One of my life’s ambitions has always been to drive across country. This past June I received a phone call from my nephew, Donovan, asking me to accompany him back home from his school, California Polytechnic State University. For those of you who don’t know Cal Poly, it is located in San Luis Obispo County which is equidistant between Los Angeles and San Francisco. Donovan just finished his second year studying landscape architecture and to say that curriculum is challenging is an understatement. An institution whose educational accentuation is “Learn By Doing” has thrust it to an elite status, particularly in his field. His appreciation and appetite for plant material is as aggressive and veracious as my own.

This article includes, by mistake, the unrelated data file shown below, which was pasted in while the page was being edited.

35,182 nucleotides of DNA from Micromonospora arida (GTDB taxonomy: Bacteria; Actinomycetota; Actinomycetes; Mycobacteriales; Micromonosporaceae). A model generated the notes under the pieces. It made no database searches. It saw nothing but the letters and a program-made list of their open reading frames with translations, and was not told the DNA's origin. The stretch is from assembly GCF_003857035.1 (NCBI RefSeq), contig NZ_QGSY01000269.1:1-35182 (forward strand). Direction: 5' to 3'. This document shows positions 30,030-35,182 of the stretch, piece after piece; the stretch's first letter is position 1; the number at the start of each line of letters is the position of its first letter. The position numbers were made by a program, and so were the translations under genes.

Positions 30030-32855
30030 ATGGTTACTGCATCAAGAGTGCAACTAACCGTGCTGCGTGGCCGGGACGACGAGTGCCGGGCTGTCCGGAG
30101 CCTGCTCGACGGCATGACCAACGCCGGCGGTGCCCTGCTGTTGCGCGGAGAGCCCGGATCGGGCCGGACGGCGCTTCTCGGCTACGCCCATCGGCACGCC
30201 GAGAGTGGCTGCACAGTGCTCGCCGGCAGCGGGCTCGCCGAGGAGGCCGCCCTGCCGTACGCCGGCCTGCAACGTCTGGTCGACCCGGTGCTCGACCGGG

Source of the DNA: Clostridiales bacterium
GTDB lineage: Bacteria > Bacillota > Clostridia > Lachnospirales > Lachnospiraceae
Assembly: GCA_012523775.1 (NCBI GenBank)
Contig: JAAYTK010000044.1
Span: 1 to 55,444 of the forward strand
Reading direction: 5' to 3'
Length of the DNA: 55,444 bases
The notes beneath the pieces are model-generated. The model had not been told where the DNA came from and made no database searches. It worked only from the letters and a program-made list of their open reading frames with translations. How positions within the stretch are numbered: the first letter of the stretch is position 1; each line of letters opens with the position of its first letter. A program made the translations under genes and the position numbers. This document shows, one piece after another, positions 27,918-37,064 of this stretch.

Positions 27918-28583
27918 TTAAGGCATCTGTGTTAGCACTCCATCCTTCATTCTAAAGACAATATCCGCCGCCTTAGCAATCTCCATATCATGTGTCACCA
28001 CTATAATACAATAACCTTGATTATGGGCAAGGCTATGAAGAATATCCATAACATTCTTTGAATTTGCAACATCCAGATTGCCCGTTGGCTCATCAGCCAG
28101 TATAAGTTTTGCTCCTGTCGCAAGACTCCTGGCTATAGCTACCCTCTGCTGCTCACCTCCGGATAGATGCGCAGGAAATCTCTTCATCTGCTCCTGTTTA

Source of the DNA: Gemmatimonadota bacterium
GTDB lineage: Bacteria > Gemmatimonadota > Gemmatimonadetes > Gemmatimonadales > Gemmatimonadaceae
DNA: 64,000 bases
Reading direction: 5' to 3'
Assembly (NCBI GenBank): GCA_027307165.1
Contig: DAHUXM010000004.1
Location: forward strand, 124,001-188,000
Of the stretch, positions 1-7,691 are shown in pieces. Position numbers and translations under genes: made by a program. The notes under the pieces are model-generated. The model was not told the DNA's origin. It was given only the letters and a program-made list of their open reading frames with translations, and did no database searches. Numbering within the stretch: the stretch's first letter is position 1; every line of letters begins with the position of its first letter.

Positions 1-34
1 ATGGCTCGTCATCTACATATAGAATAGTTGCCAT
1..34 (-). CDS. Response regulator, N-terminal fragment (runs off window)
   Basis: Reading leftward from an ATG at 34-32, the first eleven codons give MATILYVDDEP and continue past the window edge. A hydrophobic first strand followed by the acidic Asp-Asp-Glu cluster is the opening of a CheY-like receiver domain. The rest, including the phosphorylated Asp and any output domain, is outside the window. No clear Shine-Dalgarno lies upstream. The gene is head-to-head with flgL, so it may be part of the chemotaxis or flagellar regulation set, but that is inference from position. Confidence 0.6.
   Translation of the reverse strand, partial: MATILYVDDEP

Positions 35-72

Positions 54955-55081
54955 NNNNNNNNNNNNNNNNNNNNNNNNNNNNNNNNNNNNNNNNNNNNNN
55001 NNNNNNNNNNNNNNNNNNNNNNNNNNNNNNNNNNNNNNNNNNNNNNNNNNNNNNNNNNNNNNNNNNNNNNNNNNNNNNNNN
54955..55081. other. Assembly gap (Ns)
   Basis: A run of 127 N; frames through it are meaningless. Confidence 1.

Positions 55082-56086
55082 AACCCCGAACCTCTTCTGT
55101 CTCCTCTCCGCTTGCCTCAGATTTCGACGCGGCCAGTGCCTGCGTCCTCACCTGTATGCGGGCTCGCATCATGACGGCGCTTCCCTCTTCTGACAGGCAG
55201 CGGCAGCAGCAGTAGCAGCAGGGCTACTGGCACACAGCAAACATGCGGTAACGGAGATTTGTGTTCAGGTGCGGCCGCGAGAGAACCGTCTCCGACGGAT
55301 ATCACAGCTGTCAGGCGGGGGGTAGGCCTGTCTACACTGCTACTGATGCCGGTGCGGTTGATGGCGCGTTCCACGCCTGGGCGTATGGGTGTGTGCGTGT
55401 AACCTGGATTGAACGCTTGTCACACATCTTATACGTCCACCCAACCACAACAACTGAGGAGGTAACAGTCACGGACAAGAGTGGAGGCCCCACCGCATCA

After landing in one of tiniest airports ever, San Luis Obispo, I was treated to an In-N-Out double burger experience (animal style), had a quick tour of his university and visited the Leaning Pine Arboretum located on his campus. Display gardens which included Mediterranean, Californian, New Zealand, South African and Chilean plantings were humbling and proved, yet again, that no one can ever know it all. Majestic Canary Island Date Palm’s (Phoenix canariensis) were not only present in the arboretum but also lined the street outside Cal Poly’s football stadium. This tree encapsulated my predisposed vision of what California landscape would be like. Boy was I wrong! While palm trees may be what most of us conjure up to be as the postcard experience, California in fact has plant hardiness zones from 5b-10b (USDA Plant Hardiness Zone Map). That means they are colder than we are in parts of New Jersey and share Mediterranean climates as well. That’s a lot of plant diversity in one state.